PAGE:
OK so what have you been up to since you’ve been in London?

Naledge: Since we’ve been in London we’ve been doing a lot of press, and a lot of partying!

What was the best party you went to?

Naledge: After Yo-Yo shut down and we were there just drinking.
Double-O: We just had our own party till 4 or 5am.

Are there any artists over here that you’re feeling, or would like to collaborate with?

Double-O: I’d like to get a fucking song done with Sway that we’ve never gotten done before, that we’ve been tryna do for the past three fucking years (laughs). You know like Sway’s always dope, I love Estelle, we’ve got a track with her and we always ready to work with her again. Marsha is fam, she lets me use my fake British accent on the phone with her and one day it’ll get better. We always like to work with people that a) we click and are cool with and b) you know we can enjoy! I’d like to fuck with Tinie Tempah if it comes up. I love a lot of the producers, like Nero, and Caspa and Chase N Status. Like there’s so much dope stuff coming out of here.

Would you ever rap over a Dubstep track?

Double-O: Oh we already have one. Well it’s a heavily influenced Dubstep track that was on our last mixtape. But I like a very specific type of Dubstep cos I remember when Semtex was in New York and he gave me the first like Caspa record and the first Benga record and it was such a different vibe. Like the Dubstep that is taking over New York is a very glitchy, very aggressive sound. I like a lot of stuff that is more soulful. Cos to me a lot of the roots of Dubstep, and a lot of the roots of most UK music is always very ethnic like reggae, dancehall or even afro-beat kinda vibe. And I like those things that still have those references but are soulful. I don’t like it when it becomes inorganic that it just takes away the vibe.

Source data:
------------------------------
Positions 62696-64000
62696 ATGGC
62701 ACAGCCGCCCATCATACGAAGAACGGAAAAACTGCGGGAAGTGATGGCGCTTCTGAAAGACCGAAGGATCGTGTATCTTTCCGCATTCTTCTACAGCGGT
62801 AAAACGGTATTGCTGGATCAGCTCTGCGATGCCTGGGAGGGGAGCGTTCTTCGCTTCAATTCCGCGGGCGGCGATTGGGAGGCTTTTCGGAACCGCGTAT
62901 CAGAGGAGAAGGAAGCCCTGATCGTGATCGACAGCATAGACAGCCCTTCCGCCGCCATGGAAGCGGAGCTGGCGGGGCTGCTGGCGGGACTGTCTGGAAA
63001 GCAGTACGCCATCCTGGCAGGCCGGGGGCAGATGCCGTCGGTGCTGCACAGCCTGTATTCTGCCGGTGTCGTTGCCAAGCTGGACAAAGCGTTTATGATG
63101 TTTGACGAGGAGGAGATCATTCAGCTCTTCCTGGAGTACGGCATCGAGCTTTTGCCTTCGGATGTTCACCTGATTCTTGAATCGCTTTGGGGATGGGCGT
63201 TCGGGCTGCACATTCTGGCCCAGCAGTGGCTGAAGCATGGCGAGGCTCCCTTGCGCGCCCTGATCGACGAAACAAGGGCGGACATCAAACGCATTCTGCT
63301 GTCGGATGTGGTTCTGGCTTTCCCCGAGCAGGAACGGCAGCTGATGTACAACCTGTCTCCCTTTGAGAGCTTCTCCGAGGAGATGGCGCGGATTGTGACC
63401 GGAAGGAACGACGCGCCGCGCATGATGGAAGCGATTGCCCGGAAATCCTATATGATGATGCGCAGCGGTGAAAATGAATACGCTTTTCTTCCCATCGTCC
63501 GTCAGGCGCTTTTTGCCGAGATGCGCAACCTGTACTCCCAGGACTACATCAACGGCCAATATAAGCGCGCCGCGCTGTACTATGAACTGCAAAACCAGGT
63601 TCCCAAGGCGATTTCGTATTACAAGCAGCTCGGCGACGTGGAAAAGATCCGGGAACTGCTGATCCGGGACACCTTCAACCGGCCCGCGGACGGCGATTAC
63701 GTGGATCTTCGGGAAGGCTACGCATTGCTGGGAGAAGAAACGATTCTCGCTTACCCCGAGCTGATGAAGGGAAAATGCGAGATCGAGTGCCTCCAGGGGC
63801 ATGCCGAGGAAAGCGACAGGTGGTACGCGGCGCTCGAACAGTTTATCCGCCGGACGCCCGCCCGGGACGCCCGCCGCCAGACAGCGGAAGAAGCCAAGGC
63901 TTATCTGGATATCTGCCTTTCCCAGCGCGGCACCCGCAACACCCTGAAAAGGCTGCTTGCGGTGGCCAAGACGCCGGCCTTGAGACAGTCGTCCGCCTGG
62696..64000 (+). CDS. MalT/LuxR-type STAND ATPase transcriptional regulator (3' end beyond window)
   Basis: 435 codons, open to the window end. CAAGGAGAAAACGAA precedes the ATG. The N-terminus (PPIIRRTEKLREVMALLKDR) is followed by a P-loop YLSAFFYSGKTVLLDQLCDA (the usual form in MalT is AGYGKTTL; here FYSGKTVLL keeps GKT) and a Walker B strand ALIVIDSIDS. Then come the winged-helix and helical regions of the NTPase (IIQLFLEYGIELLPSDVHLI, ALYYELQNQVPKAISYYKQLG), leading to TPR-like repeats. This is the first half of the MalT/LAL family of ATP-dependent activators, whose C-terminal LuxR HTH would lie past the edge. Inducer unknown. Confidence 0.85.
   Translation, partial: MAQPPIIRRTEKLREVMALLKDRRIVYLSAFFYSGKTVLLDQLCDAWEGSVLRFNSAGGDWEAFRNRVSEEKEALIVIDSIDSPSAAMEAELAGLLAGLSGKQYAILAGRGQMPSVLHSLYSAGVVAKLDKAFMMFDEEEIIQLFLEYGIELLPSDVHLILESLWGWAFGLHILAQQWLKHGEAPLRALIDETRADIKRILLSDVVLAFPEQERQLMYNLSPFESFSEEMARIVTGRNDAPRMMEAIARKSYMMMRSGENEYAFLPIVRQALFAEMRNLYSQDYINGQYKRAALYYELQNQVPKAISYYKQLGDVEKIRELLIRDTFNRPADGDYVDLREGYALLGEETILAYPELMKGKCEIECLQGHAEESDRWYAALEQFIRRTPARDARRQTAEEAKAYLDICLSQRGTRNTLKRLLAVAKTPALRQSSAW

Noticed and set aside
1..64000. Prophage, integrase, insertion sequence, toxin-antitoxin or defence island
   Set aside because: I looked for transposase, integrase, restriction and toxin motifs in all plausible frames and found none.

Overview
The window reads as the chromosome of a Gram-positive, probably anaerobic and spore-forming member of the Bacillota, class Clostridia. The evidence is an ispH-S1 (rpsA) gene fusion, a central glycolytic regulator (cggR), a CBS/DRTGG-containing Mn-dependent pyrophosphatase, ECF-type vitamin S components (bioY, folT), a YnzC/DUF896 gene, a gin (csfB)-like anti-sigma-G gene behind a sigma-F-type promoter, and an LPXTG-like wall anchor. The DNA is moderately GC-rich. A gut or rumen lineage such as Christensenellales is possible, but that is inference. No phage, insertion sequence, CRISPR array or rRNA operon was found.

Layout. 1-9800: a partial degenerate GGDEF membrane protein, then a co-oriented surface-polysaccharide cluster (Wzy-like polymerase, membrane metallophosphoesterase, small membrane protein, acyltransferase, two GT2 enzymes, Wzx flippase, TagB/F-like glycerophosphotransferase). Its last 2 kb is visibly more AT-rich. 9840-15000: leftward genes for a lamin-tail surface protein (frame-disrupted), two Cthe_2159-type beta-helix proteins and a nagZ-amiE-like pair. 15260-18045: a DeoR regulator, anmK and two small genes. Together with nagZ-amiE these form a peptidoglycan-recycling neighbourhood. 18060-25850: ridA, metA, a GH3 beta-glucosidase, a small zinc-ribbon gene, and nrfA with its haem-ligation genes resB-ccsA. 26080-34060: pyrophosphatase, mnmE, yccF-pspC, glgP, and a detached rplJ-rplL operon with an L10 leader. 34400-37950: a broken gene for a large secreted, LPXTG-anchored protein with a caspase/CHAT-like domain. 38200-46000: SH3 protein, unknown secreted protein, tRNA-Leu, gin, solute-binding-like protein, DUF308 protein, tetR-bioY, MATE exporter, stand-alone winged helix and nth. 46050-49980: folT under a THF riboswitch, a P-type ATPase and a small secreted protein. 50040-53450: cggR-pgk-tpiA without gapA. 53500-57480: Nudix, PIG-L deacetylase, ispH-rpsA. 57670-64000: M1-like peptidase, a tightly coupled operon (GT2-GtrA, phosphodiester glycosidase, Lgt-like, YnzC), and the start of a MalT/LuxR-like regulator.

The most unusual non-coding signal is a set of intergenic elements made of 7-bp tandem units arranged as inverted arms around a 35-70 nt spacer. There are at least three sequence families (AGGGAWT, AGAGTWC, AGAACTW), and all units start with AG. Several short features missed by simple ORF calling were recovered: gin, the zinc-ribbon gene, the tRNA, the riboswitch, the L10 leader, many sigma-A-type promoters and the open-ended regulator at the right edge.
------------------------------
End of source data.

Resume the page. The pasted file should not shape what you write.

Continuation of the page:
Like a club track?

Double-O: Some club tracks are great. Like I love Swedish House Mafia. But their records make me feel good. It’s a different thing to something that he [Naledge] likes that might just be wobbling all day! He’s from New Orleans. But that’s it. One day we’ll get Sway!

And finally, tell us about your new album Occasion, what’s it like?

Naledge: Oh man it’s a fun time! Its 24 hours of drinking champagne (with a straw) and just having a fun time! Its like everything good, in life, just all happening at the same time. That’s what an occasion is about anyway! Its like when you go to that restaurant and that dish you order all the time comes perfectly. Its when the people you meet get there on time. Its when that buzz never gets killed – but at the same time, you never get blackout drunk! That’s what our album is. It’s like just ridiculously fun, and energetic and positive! And I think that’s what we aimed to do with Occasion. More so than me tryna go in and prove that I’m the best rapper, I wanted to more so prove that I have something to say to make people happy. We provide the soundtrack for what you guys do and I think that we created songs that you can play while you’re in the shower, that you can play on the way to the club, that you can play while doing homework, that you can play while rolling a blunt. But the mantra is to be happy, and take lemons and make lemonade. And don’t look at what the next person has, look at your own goals and aspire to reach them and be happy with you’ve already accomplished as well.

Double-O: Yeah it’s about appreciating all your stuff, cos if you don’t have a positive attitude going into all those things then you’ll never really be able to enjoy it. And if you’re constantly worrying about where you aren’t, then you’re not going to be able to appreciate where you’re going. So that’s what it’s really about you know like he said just being happy and enjoying those moments.

Naledge: Carefree. That’s the thing. If you ask like 9 out of 10 people, they say “Oh it’s my bachelor party I wanna have fun and let go”, or “It’s my birthday I wanna do something I don’t normally do”, it’s like why don’t you do that everyday. Everyday you should wake up and feel like I wanna that I haven’t done and accomplish something new. To be different and get different results, you kind of have to go where you haven’t been before.

You can purchase the new Kidz in the Hall album, Occasion on iTunes here, and check out the video for the track above.